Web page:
When I read this as a teenager in the early '60's, the novel was a unique sci-fi work in that it presented a first-person, military terrorist on an alien world. Based on later experiences, it was incredibly well constructed and could have served as a textbook for training an underground. Perhaps it did!
Basically he gave the idea, of 1 man making a difference, through non-violent means. The concept of the Wasp, is to annoy the enemy to the point of distraction. Let them hurt themselves trying to swat the Wasp. It's like the concept of Aikido, to use the enemies own energies against itself. I find this to be the progenitor of where Harry Harrison got his idea for the Stainless Steel Rat. At least in my mind. I only wish there was a sequel to this amazing book, of which i still have a mostly torn copy of. That i will always cherish. GREAT BOOK! Must have for your own Sci-Fi Classics Collection.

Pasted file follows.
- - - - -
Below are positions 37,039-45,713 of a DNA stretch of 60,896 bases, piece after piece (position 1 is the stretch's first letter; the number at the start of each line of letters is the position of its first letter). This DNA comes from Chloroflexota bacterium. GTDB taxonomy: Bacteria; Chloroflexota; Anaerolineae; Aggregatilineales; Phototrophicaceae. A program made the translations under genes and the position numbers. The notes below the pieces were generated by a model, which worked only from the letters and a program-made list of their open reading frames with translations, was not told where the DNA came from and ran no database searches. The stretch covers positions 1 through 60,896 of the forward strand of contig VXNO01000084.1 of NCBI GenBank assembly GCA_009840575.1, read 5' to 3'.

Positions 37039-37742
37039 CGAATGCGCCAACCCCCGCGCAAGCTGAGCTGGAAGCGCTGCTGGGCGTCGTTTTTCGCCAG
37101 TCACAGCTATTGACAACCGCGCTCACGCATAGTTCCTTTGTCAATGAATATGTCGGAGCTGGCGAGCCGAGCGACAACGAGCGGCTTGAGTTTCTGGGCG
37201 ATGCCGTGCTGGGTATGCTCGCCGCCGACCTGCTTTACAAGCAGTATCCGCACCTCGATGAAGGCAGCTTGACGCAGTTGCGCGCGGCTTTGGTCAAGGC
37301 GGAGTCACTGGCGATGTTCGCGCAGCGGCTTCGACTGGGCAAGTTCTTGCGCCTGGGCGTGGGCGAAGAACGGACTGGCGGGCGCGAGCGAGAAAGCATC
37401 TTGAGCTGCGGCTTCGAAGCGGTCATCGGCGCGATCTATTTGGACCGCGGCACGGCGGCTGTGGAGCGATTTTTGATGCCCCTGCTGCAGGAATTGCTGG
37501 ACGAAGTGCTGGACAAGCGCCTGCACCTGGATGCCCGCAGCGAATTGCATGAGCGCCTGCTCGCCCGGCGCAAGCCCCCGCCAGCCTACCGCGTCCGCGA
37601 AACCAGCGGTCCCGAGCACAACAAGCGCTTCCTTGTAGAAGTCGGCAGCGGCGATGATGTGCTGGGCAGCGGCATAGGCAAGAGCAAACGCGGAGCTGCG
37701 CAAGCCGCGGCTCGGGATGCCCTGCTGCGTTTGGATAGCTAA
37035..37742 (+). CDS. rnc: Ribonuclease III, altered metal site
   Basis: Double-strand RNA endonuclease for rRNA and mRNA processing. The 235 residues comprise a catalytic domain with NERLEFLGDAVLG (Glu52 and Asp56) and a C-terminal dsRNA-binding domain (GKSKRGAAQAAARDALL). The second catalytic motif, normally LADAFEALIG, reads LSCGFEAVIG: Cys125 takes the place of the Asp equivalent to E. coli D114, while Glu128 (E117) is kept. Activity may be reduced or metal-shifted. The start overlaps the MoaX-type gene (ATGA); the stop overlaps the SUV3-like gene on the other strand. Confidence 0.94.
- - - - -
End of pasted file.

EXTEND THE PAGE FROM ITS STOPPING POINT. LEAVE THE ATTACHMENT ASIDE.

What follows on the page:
I loved this book in its original (?) publication, back in the sixties. Mac Reynolds(?) published some stories in Astounding/Analog that appealed to me for many of the same reasons. In retrospect, I wonder if the "Unibomber" was reading any of these "one against the evil empire" stories.